Artificial reefs in the Arabian Gulf: Benefits, challenges and recommendations for policy-makers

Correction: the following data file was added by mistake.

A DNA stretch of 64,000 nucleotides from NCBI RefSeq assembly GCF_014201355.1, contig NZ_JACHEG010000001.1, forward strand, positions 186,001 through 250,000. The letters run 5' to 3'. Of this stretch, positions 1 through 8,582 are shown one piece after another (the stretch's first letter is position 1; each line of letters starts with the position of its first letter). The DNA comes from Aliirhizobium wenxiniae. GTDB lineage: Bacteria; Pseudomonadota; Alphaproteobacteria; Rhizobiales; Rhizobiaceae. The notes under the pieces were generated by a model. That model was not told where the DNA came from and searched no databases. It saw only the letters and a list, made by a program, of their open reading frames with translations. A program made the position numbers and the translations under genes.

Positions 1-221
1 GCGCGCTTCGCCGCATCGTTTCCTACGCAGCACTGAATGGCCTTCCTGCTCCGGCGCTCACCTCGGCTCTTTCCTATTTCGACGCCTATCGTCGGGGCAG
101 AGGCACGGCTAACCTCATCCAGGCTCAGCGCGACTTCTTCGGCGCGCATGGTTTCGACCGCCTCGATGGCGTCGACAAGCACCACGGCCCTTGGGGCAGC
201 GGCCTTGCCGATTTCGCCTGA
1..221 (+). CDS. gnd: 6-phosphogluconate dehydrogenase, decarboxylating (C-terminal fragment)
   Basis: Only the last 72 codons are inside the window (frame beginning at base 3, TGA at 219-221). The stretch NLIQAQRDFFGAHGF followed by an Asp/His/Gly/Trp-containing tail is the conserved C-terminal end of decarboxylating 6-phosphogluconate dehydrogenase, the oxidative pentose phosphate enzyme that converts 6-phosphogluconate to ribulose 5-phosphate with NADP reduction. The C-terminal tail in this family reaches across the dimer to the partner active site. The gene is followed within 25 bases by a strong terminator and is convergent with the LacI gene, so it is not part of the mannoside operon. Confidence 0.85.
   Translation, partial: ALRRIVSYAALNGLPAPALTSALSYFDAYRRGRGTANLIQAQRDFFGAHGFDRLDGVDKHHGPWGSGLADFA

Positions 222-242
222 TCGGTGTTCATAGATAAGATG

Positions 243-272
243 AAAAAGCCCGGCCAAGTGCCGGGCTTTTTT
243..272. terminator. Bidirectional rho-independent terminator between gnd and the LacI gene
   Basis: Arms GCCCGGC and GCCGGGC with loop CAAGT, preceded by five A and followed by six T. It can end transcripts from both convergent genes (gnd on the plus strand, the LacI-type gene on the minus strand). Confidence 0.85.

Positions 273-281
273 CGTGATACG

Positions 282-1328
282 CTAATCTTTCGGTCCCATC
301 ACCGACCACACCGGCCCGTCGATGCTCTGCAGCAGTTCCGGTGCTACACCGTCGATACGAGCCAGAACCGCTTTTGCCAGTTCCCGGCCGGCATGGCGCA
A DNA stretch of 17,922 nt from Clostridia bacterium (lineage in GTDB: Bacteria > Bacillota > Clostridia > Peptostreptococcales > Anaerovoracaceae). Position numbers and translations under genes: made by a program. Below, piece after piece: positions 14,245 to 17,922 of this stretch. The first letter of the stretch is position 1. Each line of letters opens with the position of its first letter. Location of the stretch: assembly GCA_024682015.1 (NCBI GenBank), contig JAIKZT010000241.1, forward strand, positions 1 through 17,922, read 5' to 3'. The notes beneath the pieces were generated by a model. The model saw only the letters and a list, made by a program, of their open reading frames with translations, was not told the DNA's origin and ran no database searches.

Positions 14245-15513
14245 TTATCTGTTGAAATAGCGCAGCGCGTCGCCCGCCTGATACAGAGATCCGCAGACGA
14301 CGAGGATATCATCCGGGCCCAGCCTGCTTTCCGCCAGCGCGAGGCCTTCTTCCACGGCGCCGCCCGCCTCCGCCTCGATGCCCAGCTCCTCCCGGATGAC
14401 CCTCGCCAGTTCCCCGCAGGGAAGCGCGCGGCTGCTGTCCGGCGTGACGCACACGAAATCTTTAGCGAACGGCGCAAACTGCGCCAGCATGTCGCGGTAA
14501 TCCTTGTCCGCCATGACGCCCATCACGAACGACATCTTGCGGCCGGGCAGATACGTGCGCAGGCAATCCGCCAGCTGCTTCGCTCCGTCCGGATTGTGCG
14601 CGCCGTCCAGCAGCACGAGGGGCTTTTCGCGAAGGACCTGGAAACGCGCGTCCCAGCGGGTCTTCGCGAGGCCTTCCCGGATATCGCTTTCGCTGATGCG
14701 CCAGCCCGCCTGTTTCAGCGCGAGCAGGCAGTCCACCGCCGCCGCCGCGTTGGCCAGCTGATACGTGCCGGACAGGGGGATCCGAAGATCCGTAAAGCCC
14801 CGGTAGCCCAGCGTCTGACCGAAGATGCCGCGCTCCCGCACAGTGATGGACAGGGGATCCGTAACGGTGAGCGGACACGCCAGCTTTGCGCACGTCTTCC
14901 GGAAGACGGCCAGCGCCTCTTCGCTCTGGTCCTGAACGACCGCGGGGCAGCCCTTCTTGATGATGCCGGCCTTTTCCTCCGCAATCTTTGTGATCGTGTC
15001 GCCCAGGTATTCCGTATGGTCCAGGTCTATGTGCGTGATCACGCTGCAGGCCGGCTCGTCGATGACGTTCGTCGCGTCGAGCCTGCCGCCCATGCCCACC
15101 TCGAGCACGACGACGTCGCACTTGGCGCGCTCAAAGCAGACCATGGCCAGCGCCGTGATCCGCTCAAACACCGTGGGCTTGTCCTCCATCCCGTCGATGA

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Artificial reef (AR) deployment has increased dramatically in the Arabian / Persian Gulf in recent years, and will likely continue as Gulf nations continue to develop their coastlines and expand fisheries. Unfortunately, there is little publicly-available information about AR programs in the Gulf, including information about management goals and program success. ARs can provide economic, social and ecological benefits, but they also have underappreciated risks associated with them. Benefits include increasing short-term catch rates for fisheries, increasing tourism, enhancing and protecting biodiversity and providing ecological services. Risks include exacerbating regional overfishing in the long-term, facilitating the spread of invasive species, altering benthic habitat around the AR, contributing to marine pollution and creating habitats that are “sinks” for larval fish. This paper provides recommendations for managers that are considering whether to initiate AR programs in the Arabian Gulf. Deployment of ARs should not be used as an excuse to allow the destruction or degradation of natural habitat, since ARs are not surrogates of natural habitat. Managers should define clear, explicit management goals in the planning stages of the reef project, and then design and deploy the reef to meet those particular goals. Managers should also set quantifiable objectives for each goal, and implement long-term monitoring programs to determine whether the reef is successful in meeting its goals. Finally, managers should disseminate the results of the monitoring program and share “lessons learned”. Implementation of these recommendations will help to guide future sustainable AR programs in the Arabian Gulf and elsewhere.
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